THE SERBIAN ORTHODOX CHURCH
Archbishop of Pec, Metropolitan of Belgrade-Karlovtzy and
Serbian Orthodox Church is an autocephalous, or ecclesiastically independent,
member of the Orthodox communion, located primarily in Serbia, Montenegro, Bosnia
and Herzegovina and Croatia. Since many Serbs have emigrated to foreign countries,
now there are now many Serbian Orthodox communities on all continents.
Soon after their arrrival to Balkans the Serbian tribes were successively
baptised by Christian missionaries and became Orthodox Christians. The consecration
of St. Sava as autocephalous Archbishop of Serbia in 1219, even more strengthened
various Serbian principalities in their ecclesia- stical allegiance to Constantinople
and Christian East. Later, as the medieval kingdom of Serbia grew in size and
prestige and Stefan Dusan, king of Serbia from 1331, assumed the imperial title
of tsar in 1346 to 1355, the Archbishopric of Pec was correspondingly raised
to the rank of Patriarchate. The period before the arrival of the Turks was
the time of the greatest flourishing of the Serbian Church. After the final
Turkish conquest of the most influental Serbian principality in 1459, the greater
portion of Serbian lands became a Turkish pasalik (province). After the death
of Patriarch Arsenios II in 1463 a successor was not elected. The Patriarchate
was thus de facto abolished, and the Serbian Church passed under the jurisdiction
of the Ecumenical Patriarchate. The Serbian Patriarchate was restored in 1557
by the Turkish sultan Suleiman the Magnificent. Macarios, brother of the famous
Mehmed Pasha Sokolovic was elected Patriarch in Pec.
The restoration of the Patriarchate was of great importance for
the Serbs because it helped the spiritual unification of all Serbs in the Turkish
Empire. After consequent Serbian uprisals against the Turkish occupators in
which the Church had a leading role, the Turks abolished the Patriarchate once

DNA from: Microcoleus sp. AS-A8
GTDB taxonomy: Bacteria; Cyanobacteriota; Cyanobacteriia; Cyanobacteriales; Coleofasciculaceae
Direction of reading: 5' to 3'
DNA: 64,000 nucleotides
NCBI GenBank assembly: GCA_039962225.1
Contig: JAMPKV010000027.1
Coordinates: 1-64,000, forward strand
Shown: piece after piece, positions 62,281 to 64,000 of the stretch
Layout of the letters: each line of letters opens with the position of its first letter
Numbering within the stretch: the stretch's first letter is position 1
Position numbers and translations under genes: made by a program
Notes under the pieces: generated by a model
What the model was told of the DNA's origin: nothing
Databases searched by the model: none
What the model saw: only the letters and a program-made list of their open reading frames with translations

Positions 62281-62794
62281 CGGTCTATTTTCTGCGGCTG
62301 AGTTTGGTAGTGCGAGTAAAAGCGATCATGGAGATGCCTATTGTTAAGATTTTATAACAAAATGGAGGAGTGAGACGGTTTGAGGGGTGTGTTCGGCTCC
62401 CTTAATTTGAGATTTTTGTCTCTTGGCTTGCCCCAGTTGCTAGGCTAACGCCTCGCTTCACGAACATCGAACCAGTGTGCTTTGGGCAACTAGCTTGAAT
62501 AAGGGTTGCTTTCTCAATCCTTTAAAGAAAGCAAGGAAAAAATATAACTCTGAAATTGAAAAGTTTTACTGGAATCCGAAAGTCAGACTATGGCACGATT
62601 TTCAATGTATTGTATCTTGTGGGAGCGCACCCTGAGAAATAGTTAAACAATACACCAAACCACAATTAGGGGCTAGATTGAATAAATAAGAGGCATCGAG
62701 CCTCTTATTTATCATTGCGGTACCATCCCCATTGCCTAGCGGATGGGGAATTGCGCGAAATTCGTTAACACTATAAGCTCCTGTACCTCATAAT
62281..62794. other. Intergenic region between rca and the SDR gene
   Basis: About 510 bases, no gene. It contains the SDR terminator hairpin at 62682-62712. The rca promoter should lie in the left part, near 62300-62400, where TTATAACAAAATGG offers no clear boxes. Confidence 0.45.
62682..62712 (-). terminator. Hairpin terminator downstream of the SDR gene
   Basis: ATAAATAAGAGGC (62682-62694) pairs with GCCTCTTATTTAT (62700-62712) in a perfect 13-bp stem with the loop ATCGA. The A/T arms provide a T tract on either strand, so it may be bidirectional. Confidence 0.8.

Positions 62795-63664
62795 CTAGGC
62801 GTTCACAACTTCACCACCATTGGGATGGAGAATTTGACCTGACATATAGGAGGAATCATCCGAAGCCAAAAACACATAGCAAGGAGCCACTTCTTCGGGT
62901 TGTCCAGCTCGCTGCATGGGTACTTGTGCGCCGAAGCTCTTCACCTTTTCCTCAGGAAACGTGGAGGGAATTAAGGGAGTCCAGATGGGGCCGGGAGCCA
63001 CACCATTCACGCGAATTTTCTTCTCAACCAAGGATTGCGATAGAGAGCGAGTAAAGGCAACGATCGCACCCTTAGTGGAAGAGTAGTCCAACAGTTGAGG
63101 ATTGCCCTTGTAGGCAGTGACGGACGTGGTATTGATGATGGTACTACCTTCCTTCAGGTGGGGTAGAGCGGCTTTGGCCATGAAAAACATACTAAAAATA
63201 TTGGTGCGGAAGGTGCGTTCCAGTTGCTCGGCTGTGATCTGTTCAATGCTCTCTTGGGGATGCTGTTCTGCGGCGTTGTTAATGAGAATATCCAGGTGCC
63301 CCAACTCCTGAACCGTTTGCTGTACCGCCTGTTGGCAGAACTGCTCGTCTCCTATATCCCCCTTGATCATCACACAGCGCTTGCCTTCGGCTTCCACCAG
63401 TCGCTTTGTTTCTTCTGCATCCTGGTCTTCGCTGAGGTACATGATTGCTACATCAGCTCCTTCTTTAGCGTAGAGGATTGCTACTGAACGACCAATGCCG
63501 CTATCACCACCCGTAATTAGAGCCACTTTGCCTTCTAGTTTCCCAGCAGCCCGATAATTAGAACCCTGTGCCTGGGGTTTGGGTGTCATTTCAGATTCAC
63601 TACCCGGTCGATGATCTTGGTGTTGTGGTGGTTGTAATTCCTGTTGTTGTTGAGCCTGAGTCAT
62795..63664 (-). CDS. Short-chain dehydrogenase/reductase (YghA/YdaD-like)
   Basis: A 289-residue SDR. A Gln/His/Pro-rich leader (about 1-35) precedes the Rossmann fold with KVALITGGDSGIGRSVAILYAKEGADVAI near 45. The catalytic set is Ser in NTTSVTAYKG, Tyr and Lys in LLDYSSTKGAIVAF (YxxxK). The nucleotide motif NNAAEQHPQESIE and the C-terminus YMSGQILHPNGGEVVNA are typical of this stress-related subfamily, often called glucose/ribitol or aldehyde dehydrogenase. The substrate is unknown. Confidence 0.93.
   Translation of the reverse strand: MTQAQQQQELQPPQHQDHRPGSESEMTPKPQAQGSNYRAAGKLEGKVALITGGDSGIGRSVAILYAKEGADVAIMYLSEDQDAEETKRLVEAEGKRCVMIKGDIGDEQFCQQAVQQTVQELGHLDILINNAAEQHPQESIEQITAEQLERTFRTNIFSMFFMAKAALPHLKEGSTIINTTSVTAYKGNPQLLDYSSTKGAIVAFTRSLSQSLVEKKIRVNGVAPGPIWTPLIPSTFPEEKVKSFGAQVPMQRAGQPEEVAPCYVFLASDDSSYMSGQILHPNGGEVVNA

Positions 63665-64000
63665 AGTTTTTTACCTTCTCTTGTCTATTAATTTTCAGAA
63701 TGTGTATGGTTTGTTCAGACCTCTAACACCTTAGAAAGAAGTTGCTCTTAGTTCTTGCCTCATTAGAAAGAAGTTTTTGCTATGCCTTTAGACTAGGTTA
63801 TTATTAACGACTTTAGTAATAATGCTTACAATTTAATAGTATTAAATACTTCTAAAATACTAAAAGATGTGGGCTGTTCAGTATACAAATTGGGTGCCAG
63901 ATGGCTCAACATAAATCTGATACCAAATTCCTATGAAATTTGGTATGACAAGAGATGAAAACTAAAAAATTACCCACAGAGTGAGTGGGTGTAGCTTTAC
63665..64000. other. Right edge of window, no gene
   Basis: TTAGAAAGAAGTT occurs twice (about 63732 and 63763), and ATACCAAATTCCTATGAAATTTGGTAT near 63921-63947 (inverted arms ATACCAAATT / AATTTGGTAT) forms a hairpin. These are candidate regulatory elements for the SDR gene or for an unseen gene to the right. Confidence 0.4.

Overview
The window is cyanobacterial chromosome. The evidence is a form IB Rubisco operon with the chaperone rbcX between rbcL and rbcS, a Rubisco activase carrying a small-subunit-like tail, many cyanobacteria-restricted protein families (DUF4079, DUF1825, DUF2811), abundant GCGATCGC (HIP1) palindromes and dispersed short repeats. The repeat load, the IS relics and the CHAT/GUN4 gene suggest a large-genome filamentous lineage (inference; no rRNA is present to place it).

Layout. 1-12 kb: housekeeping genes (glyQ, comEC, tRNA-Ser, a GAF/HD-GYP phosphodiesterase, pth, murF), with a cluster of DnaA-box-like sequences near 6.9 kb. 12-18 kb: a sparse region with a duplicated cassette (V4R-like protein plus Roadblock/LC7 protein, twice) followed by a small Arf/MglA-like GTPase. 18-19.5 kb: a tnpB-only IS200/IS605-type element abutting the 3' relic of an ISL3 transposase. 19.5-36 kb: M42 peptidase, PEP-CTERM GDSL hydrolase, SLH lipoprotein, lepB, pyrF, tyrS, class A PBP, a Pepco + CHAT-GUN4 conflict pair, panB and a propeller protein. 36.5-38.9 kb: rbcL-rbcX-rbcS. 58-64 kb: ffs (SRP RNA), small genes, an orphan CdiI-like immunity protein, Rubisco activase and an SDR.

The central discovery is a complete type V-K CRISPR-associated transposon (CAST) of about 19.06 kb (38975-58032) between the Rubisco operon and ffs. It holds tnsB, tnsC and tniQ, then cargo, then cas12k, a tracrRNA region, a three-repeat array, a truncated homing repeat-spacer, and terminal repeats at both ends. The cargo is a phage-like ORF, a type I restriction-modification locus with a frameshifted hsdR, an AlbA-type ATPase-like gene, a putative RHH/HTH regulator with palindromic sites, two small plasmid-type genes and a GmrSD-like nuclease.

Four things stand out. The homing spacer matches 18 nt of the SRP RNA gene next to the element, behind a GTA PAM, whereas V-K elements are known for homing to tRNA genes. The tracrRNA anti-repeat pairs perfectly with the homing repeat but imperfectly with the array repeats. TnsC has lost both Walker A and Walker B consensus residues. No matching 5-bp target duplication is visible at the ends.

again in 1766. The Church remained once more under the jurisdiction of the Ecumenical
Patriarch of Constantinople. This period of so called "Phanariots"
was a period of great spiritual decline because the Greek bishops had very little
understanding for their Serbian flock. This was also the period when great number
of Christians converted to Islam to avoid severe taxes imposed by the Turks
in retaliation for uprisings and continued resistance. Many Serbs with their
hierarchs migrated to Southern Hungary where they had been granted the Church
autonomy. The seat of the archbishops was moved from Pec to Karlovci. The Serbian
Orthodox Church finally regained its independance and became autocephalous in
1879, the year after the recognition by the Great Powers of Serbia as an independent
After World War I all the Serbs were united under one ecclesiastical authority,
and the Patriarchate was reestablished in 1920 with election of Patriarch Dimitry,
the Patriarch's full title being "Archbishop of Pec, Metropolitan of Belgrade
and Karlovci, and Patriarch of the Serbs."
During the Second World War the Serbian Orthodox Church passed through severe
trials in which many bishops, priests and about 700.000 lay Orthodox Christians
were killed by Croatian and Moslem fascists. Hundreds of churches were completely
destroyed or desecrated. After the Second World War the Church experienced new
trials under the communists who prohibited teaching of religion in schools,
confiscated the property of the Church and using various overt and covert means
of persecution in order to diminish the influence the Church had among the people.
It was only after 1989 that the position of the Church has became tolerable,
although the Church estastes have not yet been returned to their lawful owners.
Patriarch Paul serving the Divine Liturgy
The supreme authority of the Serbian Church, the Holy Synod, is composed of
all its bishops, who meet once a year in May. There is also a standing Synod
of four members who administer the day-to-day affairs of the church, which is
estimated to number some nine million faithful. There are 32 dioceses, including
4 in North America, 2 in Western Europe and 2 in Australia and New Zealand;
four seminaries and a theological faculty train candidates for the clergy.